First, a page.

In fact, officials say, the United States has even secretly allowed the release of several top Taliban leaders, freeing them from detention at Bagram Air Base near Kabul so they can talk with Karzai's government. Even more surprising, Taliban insiders say Afghan officials essentially allowed 42 Taliban commanders, who were arrested after recent gun battles with coalition forces, to break out of jail in Kandahar in the hopes that these men would enter a dialogue with Karzai. The commanders, including important leaders like the brother of the former Taliban defense minister, fled by digging a 30-yard- long tunnel from their jail to a point outside on October 10. It looked like a jailbreak, but it was essentially a release, says a Taliban source. He explained that, since the Kandahar jail is one of the most secure in Afghanistan, it is almost impossible that anyone could dig such a tunnel without the authorities knowing about it. In fact, Taliban insiders say, at the time of the Kandahar jailbreak, vehicles were parked at the end of the tunnel, clearly visible to prison guards. "Most of these militants simply came out of this tunnel, jumped into these vehicles, and were whisked away to their hideouts" without any resistance from prison officials, says a source.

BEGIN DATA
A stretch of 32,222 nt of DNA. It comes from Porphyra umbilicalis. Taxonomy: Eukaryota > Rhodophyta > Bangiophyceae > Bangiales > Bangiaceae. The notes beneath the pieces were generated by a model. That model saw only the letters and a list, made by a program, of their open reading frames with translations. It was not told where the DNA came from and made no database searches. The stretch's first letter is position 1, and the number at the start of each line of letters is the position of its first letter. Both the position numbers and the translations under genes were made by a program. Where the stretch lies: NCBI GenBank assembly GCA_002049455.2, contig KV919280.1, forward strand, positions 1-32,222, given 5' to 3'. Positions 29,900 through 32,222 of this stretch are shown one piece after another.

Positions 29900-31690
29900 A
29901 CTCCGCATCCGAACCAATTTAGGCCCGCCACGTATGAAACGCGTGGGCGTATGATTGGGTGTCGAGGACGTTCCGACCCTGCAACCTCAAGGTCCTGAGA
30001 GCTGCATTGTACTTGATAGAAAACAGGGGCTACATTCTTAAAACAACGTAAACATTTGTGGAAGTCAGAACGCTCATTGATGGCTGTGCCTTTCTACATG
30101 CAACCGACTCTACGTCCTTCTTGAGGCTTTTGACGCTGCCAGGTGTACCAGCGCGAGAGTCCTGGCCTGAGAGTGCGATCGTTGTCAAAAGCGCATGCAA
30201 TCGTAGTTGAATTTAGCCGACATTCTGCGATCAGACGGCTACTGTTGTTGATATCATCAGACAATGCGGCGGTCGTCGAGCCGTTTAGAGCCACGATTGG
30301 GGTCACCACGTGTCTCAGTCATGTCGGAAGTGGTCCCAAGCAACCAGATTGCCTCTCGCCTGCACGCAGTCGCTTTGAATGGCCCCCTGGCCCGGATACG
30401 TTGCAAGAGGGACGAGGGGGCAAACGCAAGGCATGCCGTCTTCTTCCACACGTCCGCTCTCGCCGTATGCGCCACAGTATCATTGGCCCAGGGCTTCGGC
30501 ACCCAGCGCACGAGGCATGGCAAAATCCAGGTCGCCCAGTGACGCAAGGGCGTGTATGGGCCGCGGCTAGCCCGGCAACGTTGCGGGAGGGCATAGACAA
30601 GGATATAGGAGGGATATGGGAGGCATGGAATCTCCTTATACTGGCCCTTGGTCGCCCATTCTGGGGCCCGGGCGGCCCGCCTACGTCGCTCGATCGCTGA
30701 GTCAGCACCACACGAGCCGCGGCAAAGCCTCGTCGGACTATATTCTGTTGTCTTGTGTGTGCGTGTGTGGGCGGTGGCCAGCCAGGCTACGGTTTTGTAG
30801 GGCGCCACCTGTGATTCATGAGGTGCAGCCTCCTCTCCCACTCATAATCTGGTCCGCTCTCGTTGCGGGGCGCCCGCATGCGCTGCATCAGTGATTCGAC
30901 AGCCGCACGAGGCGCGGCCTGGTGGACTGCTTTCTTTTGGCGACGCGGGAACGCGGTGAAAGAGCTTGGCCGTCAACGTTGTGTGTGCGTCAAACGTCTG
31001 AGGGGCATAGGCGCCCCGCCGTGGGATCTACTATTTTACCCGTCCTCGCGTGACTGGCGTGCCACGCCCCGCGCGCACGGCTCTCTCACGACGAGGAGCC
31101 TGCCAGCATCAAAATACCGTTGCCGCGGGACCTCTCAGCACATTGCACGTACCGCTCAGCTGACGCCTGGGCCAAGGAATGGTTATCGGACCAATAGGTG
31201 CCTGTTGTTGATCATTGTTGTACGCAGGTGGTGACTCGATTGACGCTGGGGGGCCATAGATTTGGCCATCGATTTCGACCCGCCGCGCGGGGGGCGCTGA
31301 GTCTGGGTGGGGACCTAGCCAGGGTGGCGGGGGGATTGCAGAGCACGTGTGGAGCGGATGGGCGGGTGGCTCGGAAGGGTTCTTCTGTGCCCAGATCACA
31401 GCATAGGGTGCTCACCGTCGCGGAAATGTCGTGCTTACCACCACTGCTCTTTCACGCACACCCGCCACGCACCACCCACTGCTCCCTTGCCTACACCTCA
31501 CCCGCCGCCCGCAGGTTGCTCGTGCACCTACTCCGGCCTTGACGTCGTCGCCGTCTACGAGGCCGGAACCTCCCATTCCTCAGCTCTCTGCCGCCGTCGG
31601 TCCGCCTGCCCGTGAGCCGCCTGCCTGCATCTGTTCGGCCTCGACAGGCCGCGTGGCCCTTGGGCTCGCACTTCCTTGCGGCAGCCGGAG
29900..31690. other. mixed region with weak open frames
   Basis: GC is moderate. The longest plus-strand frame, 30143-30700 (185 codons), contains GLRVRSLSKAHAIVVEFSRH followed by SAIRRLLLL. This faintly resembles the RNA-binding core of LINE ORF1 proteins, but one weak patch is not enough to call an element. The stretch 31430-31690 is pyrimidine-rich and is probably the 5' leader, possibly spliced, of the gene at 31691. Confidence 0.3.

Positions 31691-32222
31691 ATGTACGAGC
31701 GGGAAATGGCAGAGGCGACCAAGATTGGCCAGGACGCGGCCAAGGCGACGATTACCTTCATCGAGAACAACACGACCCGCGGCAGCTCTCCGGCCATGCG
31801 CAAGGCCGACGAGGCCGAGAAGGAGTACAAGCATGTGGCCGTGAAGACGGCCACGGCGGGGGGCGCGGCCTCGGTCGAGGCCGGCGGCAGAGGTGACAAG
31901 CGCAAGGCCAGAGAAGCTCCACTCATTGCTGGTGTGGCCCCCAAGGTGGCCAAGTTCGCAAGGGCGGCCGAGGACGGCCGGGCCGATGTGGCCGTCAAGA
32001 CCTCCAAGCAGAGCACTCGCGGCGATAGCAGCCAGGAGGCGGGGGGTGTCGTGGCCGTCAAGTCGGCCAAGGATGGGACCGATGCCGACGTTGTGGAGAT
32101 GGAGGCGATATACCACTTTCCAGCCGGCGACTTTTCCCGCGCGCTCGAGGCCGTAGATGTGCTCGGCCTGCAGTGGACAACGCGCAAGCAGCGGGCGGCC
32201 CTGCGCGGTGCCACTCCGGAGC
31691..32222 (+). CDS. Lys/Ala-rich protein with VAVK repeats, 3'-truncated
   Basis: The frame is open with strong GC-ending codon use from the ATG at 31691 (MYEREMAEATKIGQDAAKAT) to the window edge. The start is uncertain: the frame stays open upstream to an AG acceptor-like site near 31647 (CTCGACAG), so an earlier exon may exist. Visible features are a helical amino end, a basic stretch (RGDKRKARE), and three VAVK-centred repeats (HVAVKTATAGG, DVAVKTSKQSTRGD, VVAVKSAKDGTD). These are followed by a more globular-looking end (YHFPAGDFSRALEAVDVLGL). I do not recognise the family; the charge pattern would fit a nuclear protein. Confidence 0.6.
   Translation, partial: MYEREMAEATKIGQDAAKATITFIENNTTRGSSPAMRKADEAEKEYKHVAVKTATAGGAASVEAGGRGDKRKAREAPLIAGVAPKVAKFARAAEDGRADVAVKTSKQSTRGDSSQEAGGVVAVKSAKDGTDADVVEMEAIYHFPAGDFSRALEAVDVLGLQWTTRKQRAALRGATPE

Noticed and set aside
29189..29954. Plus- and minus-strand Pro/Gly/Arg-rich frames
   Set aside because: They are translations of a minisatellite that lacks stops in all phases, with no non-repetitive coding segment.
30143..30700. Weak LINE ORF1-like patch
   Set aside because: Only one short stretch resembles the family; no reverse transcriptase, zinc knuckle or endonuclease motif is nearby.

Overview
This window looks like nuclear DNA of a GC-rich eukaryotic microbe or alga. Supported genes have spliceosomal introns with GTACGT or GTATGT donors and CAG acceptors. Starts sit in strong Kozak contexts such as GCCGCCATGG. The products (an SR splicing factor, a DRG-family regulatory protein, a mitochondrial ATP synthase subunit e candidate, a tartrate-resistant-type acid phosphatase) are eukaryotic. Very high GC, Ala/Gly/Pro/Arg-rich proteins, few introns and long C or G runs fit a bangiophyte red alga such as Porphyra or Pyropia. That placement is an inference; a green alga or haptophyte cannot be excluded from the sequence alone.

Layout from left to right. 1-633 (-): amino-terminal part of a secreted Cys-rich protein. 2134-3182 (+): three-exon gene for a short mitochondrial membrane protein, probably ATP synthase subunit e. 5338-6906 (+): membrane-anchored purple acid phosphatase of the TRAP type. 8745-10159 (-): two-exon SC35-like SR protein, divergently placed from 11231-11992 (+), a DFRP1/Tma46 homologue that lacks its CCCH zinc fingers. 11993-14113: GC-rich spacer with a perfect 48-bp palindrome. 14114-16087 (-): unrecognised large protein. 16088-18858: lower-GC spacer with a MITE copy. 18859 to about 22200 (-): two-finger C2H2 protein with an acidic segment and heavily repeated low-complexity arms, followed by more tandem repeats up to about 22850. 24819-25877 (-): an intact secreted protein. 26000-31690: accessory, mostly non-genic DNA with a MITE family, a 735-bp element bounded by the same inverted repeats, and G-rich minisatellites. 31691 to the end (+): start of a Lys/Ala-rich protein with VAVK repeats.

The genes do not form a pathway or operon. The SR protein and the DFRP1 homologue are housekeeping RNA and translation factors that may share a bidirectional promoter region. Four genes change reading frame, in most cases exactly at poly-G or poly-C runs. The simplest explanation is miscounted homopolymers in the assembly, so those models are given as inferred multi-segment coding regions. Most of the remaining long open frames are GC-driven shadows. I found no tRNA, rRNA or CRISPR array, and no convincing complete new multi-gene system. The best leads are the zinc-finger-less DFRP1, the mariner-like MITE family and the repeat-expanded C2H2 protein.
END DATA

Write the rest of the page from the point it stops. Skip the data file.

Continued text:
According to Taliban sources, Mullah Wakil Ahmed Mutawakil, foreign minister in the former Taliban regime, was one of those released from Bagram in early October. They say the mullah was flown to Kandahar for a clandestine meeting with Armitage on October 5. "[Mutawakil] was released from the custody ... so that he could initiate dialogues with Taliban leaders who are on the same wavelength with him," says a source. The source says that the meeting with Armitage was arranged because Mutawakil wanted some direct guarantees of his security from the United States before he would proceed with this task. Reassured, Mutawakil has begun discussions with Karzai's government in secret locations in Kabul while simultaneously talking with Taliban leaders close to Al Qaeda members. (Though Mutawakil's family and other independent sources confirm his release, Karzai and the American authorities in Kabul deny that it has taken place. A State Department official in Washington also says that Armitage never met with Mutawakil.)